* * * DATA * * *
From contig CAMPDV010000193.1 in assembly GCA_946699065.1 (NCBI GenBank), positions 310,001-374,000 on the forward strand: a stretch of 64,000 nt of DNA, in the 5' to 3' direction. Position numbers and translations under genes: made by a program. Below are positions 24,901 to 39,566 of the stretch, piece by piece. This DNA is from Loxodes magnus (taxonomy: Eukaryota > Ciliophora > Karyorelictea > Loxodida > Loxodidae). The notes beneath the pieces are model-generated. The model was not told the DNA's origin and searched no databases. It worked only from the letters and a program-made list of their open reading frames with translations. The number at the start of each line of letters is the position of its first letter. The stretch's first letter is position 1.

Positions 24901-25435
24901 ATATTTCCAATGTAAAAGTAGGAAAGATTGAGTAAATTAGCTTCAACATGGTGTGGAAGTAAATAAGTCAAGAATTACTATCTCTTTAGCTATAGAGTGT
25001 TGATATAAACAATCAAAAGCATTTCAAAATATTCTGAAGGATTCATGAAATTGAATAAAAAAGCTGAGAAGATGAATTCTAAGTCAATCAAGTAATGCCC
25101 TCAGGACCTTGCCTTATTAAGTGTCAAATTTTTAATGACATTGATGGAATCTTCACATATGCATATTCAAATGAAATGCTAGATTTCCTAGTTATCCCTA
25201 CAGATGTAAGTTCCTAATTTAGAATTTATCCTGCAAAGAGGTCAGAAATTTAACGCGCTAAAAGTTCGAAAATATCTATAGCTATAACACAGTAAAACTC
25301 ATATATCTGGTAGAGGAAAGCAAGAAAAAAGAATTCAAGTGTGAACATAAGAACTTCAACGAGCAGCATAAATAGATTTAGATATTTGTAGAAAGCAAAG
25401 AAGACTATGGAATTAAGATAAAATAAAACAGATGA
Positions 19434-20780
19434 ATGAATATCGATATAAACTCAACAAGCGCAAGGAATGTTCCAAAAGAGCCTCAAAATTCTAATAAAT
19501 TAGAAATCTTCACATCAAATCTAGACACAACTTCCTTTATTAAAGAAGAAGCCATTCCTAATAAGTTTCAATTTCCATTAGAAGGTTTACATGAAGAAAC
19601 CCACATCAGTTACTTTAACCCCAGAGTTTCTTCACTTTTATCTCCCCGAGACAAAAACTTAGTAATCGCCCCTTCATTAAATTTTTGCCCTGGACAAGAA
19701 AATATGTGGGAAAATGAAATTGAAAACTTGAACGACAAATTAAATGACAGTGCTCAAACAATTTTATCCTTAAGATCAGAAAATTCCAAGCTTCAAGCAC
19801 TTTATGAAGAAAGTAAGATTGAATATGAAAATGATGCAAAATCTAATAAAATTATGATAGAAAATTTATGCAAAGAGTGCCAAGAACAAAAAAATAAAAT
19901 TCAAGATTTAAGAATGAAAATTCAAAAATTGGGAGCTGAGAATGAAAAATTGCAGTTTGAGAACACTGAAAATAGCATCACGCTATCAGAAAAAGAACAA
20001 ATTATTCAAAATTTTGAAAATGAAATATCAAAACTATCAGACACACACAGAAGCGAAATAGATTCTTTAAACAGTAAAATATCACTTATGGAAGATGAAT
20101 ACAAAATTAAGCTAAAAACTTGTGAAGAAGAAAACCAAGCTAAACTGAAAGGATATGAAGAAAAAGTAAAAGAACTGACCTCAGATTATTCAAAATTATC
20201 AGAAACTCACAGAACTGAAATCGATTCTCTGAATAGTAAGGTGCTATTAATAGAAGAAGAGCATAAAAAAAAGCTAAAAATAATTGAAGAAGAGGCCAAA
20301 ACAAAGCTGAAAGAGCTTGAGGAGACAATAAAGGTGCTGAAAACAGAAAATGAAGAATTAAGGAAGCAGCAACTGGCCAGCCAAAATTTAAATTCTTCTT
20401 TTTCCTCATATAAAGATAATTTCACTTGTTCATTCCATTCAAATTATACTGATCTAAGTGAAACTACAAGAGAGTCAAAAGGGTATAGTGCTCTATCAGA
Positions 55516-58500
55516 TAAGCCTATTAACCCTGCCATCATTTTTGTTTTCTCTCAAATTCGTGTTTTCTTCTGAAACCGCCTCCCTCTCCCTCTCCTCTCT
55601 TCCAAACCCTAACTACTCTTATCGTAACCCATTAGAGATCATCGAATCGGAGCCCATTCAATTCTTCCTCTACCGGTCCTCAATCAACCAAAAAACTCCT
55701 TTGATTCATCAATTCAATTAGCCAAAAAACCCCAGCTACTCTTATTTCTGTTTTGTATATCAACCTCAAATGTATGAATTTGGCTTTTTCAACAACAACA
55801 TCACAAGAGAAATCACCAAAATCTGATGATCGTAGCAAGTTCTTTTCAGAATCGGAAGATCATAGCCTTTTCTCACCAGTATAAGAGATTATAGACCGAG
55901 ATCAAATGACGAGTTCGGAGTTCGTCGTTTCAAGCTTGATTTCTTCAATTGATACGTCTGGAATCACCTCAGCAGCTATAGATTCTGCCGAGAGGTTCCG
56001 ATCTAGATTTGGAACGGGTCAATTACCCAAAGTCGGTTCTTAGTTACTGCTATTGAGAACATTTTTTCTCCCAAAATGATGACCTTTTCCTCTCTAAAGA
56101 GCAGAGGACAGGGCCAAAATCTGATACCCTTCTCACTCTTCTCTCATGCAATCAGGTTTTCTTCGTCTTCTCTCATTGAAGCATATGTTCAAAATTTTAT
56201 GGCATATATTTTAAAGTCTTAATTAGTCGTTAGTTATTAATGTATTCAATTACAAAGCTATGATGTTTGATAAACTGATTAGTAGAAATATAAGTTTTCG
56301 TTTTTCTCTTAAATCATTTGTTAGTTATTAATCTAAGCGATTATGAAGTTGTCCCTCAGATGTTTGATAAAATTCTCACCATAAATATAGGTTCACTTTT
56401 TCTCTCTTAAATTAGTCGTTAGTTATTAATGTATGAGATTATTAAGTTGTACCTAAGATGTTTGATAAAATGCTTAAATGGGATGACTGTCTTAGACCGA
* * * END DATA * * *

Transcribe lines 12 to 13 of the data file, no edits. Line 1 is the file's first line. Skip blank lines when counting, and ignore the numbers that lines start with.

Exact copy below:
19601 CCACATCAGTTACTTTAACCCCAGAGTTTCTTCACTTTTATCTCCCCGAGACAAAAACTTAGTAATCGCCCCTTCATTAAATTTTTGCCCTGGACAAGAA
19701 AATATGTGGGAAAATGAAATTGAAAACTTGAACGACAAATTAAATGACAGTGCTCAAACAATTTTATCCTTAAGATCAGAAAATTCCAAGCTTCAAGCAC